Yeah. I think that, and it's so fascinating because, you know, as we do product packages and the idea of a podio being a solutions platform , uh , for larger applications, that user experience is so important because at the end , for our clients, at least, I'm sure this is probably universal, they , they really don't care how the sausage is made, right? They just need the experience that they're looking for and something that's relatable. Unfortunately, we do compete with stuff that's off the shelf, that's completely custom development. Uh, and then they're there, even if it's old or antiquated. They're , they're just used to kind of having this seamless experience. And , and , and I think that's so cool you guys have done where it'll kind of take them off site , do the processing and you can even give them a load screen or whatever, you know, whatever that they need while that's going on and then bring them right back into the podio application. I think it's , uh , a sorely needed feature. You know, we're looking at leveraging some of the embed fields that are inside of podio as well. Do we have a similar kind of process? So, so I think that's so cool that you guys have been able to tackle that head on. Is there any other kind of innovate other innovations that you guys have uncovered during your, either time with boost or some of your other projects?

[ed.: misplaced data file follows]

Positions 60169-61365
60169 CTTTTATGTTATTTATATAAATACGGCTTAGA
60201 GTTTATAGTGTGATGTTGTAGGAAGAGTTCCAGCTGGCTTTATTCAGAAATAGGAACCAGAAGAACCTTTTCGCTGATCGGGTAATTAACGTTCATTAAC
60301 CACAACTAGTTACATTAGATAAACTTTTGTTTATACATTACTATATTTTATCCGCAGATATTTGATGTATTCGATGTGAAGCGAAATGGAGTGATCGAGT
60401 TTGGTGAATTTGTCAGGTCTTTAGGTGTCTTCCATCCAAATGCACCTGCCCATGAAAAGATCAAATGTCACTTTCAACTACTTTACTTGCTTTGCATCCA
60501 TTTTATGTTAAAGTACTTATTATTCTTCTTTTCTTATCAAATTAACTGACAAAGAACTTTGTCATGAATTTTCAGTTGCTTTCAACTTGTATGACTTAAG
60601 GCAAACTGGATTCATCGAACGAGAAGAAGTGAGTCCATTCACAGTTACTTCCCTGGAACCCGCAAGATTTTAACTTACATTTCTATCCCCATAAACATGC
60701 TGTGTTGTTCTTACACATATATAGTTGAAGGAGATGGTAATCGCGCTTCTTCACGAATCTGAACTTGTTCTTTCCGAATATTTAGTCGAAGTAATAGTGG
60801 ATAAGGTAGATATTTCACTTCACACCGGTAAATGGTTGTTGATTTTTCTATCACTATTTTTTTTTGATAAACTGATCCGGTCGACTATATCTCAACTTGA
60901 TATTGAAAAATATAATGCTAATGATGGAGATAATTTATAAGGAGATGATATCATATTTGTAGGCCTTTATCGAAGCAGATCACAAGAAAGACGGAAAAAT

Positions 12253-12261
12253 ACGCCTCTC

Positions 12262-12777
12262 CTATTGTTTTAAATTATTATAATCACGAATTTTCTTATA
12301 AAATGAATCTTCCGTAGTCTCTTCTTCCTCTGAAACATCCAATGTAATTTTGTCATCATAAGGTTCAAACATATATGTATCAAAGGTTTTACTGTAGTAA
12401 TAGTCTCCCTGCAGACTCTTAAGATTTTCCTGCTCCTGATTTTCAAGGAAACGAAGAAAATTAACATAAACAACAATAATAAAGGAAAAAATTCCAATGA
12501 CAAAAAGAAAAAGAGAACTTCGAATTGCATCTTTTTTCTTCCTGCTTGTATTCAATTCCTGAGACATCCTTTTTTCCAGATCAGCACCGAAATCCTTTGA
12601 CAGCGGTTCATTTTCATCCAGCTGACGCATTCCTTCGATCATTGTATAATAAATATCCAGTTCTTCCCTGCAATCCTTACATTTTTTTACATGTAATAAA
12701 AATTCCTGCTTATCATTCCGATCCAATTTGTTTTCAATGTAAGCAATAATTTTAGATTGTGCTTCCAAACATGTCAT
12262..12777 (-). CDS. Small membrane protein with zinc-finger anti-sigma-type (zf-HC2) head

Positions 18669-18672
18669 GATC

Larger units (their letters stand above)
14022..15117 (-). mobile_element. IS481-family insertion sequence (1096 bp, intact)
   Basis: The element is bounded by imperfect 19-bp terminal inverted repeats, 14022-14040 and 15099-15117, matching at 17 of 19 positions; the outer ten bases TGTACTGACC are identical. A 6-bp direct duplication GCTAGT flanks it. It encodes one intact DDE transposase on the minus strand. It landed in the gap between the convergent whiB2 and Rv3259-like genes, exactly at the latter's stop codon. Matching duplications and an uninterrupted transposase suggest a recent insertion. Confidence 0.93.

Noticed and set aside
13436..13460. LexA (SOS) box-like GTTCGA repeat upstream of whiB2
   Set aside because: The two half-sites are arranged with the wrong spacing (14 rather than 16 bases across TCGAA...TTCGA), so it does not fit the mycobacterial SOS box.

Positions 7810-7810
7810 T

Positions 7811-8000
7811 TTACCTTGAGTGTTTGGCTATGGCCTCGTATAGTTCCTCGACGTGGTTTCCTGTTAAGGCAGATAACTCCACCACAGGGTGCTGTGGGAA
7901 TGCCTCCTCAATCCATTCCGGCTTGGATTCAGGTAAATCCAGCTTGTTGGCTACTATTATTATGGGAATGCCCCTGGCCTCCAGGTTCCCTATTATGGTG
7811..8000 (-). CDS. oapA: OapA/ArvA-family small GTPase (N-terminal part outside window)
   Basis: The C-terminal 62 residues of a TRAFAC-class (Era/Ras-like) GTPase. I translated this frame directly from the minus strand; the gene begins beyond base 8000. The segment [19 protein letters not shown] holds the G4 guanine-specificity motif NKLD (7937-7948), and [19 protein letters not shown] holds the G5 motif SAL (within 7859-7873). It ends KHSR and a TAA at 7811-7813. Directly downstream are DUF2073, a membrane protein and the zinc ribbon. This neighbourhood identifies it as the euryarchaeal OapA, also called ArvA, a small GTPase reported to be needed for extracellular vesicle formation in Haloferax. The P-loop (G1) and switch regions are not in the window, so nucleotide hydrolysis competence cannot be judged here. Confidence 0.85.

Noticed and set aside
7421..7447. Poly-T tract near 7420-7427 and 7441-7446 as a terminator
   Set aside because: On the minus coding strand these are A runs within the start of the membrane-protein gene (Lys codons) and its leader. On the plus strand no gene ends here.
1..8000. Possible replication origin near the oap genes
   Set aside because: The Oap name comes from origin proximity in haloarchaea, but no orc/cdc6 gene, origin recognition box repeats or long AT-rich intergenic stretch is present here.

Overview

Andrew Cranston: